Influence of HLA class I, HLA class II and KIRs on vertical transmission and chronicity of hepatitis C virus in childrenReport as inadecuate




Influence of HLA class I, HLA class II and KIRs on vertical transmission and chronicity of hepatitis C virus in children - Download this document for free, or read online. Document in PDF available to download.

Background and aim

There is evidence that maternal viral load of HCV during delivery influences the risk for Mother-to-child transmission MTCT, but this does not explain all cases. We study the role of the immunogenetic profile HLA, KIRs and KIR-ligand binding of mothers and children in HCV-MTCT and in chronicity in the children.

Methodology

79 HCV-RNA + mothers and their 98 children were included. 24 children were infected, becoming chronic in 8 cases and clearing in 16. HLA-class-I and II and KIRs were determined by Luminex.

Results

MTCT study: The presence of HLA-C1-ligand in mothers and-or their children reduces the risk of transmission mothers: Pc = 0.011, children: P = 0.033, whereas the presence of HLA-C2C2-ligand in mothers increases it Pc = 0.011. In children KIR2DL3-HLA-C1 is a protector factor Pc = 0.011. Chronicity in children study: Maternal DQA1*01 allele Pc = 0.027, KIR2DS1 Pc = 0.011 or KIR3DS1 Pc = 0.011 favours chronicity in the child. The presence of the DQB1*03 allele Pc = 0.027 and KIR2DS3 P = 0.056 in the child and homozygosity for KIR3DL1-3DL1 Pc = 0.011 and for the HLA-Bw4-Bw4 ligand P = 0.027 is associated with viral clearance, whereas the presence of HLA-Bw6 ligand P = 0.027, the binding of KIR3DS1-HLA-Bw4 P = 0.037 and heterozygosity for KIR3DL1-3DS1 Pc = 0.011 favour viral chronicity. Mother-child allele matching: In the joint HLA analysis, matching was greater between mothers and children with chronic infection vs those who had cleared the virus 67%±4.1 vs 57%±1.2, P = 0.003.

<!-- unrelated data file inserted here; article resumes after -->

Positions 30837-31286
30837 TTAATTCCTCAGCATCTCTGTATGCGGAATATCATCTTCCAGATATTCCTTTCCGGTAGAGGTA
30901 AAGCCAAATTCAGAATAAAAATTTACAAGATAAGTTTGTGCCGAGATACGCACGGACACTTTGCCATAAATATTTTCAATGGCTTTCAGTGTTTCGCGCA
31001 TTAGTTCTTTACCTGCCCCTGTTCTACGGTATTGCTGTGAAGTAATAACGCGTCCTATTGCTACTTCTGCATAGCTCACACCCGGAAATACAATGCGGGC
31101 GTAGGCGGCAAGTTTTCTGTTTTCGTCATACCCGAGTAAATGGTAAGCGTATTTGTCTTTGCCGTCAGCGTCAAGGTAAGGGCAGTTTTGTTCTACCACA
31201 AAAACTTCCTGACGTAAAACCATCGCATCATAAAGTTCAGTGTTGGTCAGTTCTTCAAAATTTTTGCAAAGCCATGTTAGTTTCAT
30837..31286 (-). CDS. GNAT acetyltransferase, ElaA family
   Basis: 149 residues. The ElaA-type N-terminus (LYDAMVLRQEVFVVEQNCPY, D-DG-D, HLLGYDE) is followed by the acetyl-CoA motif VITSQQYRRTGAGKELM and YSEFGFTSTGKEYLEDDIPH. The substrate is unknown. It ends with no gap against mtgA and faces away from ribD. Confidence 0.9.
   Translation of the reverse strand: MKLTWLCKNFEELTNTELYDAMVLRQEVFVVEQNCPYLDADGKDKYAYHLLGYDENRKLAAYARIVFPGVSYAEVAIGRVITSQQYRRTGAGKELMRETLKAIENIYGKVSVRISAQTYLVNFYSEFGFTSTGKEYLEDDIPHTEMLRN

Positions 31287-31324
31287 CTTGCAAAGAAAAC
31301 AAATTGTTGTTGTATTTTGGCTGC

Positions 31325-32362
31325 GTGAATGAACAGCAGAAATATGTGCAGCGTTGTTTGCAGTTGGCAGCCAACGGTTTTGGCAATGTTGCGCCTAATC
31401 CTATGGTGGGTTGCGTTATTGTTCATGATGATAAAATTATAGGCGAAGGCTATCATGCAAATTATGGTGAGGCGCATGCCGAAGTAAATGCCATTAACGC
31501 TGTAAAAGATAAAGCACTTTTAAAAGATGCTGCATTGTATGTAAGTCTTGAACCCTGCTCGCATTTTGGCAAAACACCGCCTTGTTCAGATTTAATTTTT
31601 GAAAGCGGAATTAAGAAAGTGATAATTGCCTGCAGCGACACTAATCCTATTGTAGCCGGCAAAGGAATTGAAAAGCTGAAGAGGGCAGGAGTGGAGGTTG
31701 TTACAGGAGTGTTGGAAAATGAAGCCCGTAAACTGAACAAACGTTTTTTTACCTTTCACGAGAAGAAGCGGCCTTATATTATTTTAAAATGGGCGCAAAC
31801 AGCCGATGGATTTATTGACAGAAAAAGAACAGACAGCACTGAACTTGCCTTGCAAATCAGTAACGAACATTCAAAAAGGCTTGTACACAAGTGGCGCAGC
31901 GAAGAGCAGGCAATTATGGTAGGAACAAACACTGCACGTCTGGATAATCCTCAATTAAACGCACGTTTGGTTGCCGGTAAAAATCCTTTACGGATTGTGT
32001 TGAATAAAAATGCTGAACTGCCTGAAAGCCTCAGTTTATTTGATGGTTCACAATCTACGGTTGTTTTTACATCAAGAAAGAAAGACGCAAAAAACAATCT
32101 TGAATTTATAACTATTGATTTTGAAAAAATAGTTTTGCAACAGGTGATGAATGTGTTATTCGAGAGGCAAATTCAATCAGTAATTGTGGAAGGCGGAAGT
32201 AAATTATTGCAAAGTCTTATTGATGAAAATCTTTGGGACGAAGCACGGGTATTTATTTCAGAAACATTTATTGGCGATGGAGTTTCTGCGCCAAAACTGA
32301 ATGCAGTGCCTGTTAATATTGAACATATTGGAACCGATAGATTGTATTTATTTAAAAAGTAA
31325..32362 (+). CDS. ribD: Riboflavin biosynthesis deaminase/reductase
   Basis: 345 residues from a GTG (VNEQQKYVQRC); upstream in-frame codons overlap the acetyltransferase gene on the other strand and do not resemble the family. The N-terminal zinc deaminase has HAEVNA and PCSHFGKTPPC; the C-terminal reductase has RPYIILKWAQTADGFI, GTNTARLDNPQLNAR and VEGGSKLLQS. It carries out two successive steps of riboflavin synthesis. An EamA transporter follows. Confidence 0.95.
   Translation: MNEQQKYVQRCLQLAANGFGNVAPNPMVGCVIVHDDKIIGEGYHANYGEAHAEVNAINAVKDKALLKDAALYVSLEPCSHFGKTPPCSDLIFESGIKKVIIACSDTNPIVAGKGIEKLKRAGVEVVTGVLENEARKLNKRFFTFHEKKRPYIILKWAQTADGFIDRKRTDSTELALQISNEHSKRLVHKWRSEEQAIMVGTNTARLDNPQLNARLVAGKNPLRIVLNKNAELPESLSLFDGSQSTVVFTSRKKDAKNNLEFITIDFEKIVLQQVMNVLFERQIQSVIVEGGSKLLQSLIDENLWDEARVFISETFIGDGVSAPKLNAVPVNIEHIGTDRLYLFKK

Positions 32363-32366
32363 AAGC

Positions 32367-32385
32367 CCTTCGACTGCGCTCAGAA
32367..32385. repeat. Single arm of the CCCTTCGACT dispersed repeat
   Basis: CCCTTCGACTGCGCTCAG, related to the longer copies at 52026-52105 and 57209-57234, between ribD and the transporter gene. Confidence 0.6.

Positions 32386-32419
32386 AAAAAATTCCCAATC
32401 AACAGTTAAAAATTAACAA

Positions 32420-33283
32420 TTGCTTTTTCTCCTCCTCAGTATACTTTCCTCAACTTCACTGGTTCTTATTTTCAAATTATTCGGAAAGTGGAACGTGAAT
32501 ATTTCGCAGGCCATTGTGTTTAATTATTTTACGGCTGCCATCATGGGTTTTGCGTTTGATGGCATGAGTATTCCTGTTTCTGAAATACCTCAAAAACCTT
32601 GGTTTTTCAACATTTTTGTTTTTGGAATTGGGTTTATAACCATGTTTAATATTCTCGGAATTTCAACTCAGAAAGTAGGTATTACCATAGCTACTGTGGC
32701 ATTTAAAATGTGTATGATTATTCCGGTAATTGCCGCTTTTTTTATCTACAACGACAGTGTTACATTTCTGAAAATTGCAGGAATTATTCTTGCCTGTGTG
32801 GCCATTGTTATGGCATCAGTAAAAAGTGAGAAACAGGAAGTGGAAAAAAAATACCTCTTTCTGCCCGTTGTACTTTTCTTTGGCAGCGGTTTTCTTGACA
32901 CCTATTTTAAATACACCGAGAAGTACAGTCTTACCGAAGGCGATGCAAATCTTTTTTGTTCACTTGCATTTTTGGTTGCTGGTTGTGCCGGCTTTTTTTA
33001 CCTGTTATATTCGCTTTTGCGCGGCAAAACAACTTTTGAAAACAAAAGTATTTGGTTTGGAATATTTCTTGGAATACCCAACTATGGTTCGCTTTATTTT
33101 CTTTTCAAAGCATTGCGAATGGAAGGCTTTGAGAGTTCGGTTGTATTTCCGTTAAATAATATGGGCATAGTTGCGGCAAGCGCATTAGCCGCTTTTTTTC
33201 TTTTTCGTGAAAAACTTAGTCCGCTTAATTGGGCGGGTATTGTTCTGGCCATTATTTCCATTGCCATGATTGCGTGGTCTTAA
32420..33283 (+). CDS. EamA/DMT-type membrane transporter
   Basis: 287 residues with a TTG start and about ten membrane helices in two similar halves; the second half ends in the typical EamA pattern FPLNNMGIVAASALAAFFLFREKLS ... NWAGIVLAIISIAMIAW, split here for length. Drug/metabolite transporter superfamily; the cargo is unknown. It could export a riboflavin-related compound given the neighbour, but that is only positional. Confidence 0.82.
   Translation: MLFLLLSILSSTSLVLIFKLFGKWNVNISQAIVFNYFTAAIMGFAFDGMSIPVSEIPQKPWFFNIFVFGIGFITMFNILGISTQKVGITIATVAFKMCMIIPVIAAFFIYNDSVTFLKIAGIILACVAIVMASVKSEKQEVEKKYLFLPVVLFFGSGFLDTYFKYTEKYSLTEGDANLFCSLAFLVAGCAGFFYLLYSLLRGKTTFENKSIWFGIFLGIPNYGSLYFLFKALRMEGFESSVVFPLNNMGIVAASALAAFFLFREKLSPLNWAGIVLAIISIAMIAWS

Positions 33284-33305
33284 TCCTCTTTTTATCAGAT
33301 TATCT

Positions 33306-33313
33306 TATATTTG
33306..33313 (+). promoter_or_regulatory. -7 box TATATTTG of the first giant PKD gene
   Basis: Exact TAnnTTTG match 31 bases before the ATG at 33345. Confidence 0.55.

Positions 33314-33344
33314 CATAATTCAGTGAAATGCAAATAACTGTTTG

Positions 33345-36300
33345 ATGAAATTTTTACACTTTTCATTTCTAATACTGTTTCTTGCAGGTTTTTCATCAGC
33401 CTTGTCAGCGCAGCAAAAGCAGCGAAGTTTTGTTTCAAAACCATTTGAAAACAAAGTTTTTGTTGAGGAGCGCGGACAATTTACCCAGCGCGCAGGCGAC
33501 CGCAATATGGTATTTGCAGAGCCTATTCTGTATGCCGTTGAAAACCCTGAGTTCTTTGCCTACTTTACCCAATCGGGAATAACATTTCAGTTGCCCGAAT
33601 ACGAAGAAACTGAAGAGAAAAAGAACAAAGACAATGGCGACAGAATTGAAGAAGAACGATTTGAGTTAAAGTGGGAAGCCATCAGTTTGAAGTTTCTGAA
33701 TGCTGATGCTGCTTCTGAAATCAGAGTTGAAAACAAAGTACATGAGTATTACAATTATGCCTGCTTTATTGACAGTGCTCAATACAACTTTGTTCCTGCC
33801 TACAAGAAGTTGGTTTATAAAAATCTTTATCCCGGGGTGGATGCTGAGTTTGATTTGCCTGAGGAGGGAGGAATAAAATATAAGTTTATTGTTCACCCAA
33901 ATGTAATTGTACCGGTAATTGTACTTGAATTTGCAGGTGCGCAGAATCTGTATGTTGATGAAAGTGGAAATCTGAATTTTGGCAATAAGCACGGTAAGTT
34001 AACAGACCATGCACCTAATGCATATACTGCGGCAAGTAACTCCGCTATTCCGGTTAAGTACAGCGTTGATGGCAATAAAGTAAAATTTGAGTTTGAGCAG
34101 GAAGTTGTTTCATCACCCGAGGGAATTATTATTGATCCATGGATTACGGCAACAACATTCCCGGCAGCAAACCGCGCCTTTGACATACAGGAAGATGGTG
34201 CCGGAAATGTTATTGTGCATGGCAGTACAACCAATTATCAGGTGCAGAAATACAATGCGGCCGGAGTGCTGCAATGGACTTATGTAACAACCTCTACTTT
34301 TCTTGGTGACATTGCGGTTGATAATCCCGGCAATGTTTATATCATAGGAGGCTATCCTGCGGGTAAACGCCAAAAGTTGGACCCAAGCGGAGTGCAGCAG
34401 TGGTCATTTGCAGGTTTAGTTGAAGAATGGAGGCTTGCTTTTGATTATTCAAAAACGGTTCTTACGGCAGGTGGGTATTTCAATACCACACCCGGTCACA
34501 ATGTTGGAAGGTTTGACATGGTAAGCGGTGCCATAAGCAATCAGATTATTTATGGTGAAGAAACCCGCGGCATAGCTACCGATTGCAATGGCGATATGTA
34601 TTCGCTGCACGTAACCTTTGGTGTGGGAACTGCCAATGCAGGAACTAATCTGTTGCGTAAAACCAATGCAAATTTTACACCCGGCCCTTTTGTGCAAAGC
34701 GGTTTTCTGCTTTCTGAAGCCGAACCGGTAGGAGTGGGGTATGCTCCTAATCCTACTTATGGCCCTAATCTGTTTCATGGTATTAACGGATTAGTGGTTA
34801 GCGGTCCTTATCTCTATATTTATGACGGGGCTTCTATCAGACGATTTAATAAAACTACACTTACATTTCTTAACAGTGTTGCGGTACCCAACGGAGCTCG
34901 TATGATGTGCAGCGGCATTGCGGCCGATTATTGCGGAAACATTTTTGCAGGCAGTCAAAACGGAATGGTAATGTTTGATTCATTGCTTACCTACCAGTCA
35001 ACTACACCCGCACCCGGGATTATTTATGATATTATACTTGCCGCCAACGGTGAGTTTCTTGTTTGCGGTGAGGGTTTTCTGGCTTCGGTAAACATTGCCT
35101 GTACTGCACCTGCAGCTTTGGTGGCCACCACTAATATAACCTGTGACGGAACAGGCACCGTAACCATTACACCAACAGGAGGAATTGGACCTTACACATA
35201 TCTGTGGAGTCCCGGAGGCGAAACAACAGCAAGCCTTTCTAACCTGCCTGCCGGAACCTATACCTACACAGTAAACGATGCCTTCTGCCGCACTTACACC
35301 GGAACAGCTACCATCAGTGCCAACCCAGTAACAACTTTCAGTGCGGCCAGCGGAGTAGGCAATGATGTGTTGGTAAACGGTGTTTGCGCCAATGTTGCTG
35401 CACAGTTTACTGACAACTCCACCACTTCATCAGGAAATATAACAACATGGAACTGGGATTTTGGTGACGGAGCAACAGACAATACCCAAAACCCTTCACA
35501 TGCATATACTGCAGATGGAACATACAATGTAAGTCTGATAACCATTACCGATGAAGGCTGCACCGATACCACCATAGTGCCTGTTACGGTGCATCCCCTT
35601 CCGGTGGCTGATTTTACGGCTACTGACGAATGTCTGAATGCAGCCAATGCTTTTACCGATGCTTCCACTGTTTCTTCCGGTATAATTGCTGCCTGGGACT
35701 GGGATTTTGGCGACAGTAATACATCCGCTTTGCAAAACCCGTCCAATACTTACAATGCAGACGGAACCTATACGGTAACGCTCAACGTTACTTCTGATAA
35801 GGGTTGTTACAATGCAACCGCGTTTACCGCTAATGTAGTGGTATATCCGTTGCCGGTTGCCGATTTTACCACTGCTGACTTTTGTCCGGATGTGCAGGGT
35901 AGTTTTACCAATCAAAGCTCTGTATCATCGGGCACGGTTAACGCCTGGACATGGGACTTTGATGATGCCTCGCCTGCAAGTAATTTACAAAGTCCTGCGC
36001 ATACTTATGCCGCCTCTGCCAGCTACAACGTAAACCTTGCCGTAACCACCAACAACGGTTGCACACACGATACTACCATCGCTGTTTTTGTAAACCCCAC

Conclusions

The HLA-C1 ligand in the mother is related to MTCT, while several genetic factors of the mother or child are involved in the chronification or clearance of infection in the child. Matching allelic data is considered to be an indicator of HCV chronicity in the child and can be used as a potential prognostic test. This implies that NK cells may play a previously undocumented role in protecting against MTCT and that both NK cell immunity and adaptive T-cell responses may influence viral clearance in infected children.



Author: A. Ruiz-Extremera , E. J. Pavón-Castillero , M. Florido, P. Muñoz de Rueda, J. A. Muñoz-Gámez, J. Casado, A. Carazo, R. Quile

Source: http://plos.srce.hr/



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